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Reagan's Nomination of O'Connor

Featured Document:   President Ronald Reagan's Nomination of Sandra Day O'Connor to be Associate Justice of the Supreme Court of the United States, August 19, 1981

Sandra Day O'Connor was nominated to the Supreme Court by President Reagan on August 19, 1981, thus fulfilling his 1980 campaign promise to appoint the first woman to the highest court in the United States. At the time of her nomination, the fifty-one year old O'Connor was a judge in the Arizona Court of Appeals and had a distinguished career to her credit. She had served as Arizona's Assistant Attorney General in the Arizona Senate, where she was the first female state Senate majority leader in the country, and as a judge of the Maricopa County Superior Court.

President Ronald Reagan's Nomination of Sandra Day O'Connor to be Associate Justice of the Supreme Court of the United States, August 19, 1981
RG 46, Records of the United States Senate, National Archives

O'Connor's nomination illustrates how the Executive, Legislative and Judicial branches function together. As the document shows, President Reagan nominated her to replace retiring Justice Potter Stewart. The nomination then went to the Senate Judiciary Committee, which conducted hearings to evaluate her qualifications. While the Judiciary Committee was impressed with her knowledge and intelligence, O'Connor's nomination was also supported by prominent Senator Barry Goldwater of Arizona, and Supreme Court Justice William Rehnquist. After the hearings were completed, the full Senate voted to confirm O'Connor on September 21, 1981 by a vote of 99-0.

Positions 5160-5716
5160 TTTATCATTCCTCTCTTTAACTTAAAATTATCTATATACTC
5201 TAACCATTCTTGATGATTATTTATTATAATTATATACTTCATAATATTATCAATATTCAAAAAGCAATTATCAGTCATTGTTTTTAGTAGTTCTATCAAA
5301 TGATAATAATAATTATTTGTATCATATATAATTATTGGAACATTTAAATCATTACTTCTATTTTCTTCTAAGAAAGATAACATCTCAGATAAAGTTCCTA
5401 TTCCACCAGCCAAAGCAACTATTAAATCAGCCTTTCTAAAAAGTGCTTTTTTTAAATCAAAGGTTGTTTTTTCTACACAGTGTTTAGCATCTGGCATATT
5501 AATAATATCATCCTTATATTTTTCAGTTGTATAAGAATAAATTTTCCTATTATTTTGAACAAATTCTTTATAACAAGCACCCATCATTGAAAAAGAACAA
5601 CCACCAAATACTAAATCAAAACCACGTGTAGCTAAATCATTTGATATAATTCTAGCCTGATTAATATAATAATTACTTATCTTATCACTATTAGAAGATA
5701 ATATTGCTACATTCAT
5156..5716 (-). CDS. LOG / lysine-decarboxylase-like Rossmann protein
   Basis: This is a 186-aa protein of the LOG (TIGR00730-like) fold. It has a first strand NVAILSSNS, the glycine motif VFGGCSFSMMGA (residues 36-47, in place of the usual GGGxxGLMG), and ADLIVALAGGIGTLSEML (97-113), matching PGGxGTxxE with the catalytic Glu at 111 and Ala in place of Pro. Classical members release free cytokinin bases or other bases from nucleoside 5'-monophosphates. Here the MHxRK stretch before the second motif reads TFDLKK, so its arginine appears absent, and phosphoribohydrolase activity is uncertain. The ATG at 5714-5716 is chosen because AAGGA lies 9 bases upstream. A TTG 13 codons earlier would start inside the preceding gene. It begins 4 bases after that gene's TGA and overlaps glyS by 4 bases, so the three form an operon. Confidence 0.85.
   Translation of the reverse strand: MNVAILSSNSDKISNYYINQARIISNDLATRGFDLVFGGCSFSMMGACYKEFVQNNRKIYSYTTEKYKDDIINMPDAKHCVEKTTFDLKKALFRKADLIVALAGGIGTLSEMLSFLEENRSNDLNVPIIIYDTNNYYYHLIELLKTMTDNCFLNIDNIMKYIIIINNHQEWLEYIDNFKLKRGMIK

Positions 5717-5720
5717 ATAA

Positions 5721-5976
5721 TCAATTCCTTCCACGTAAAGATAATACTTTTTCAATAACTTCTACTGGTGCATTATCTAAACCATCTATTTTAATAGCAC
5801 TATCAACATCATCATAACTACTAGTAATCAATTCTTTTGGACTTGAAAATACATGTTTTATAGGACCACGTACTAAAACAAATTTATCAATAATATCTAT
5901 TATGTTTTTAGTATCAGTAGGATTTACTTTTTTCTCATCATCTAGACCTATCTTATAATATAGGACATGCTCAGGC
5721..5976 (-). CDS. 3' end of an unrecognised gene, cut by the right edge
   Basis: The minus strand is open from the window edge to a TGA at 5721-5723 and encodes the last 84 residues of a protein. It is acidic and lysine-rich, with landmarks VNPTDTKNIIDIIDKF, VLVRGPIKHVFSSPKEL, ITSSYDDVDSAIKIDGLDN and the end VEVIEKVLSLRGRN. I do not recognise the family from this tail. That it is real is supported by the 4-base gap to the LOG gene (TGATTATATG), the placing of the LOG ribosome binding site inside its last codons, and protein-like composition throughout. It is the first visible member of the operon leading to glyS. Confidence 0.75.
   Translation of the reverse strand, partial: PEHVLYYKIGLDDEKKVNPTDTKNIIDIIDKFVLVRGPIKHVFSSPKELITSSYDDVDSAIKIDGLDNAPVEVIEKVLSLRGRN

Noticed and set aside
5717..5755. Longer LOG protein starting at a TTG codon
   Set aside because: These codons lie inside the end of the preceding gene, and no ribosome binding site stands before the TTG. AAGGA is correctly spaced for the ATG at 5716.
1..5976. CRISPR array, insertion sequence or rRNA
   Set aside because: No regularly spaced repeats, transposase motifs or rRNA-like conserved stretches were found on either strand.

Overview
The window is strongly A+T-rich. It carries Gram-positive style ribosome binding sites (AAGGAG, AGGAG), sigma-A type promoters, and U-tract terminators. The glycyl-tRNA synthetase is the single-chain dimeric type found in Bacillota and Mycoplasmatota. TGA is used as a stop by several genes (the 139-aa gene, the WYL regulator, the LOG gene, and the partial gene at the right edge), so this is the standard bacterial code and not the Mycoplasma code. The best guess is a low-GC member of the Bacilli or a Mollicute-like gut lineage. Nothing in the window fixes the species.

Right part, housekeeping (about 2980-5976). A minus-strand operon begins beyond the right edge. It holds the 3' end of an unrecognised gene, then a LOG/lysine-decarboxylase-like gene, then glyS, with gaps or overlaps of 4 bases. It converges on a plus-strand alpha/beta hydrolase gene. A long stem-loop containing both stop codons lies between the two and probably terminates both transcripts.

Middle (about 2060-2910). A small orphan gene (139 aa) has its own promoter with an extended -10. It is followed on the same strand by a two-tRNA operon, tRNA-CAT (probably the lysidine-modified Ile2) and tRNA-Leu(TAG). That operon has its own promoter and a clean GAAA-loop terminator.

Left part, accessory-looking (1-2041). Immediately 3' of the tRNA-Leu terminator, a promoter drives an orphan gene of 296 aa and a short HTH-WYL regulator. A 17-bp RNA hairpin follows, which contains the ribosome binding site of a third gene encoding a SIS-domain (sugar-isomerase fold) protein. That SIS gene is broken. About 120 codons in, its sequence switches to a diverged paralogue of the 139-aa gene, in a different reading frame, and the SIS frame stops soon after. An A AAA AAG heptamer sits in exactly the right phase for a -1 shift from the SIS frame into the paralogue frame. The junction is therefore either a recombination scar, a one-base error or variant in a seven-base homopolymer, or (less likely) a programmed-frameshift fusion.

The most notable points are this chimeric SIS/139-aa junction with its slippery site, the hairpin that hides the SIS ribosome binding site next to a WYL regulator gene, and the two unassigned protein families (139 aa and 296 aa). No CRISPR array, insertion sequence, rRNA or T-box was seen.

O'Connor went on to serve on the Supreme Court for a quarter century, where she had a major influence on the court's decisions. As a moderate, she often provided the deciding vote on many of the court's cases. She also helped inspire a generation of women to pursue careers in law—when O'Connor was appointed, thirty-six percent of law school students were women; by the time she retired from the court in 2006 that percentage had risen to forty-eight percent.

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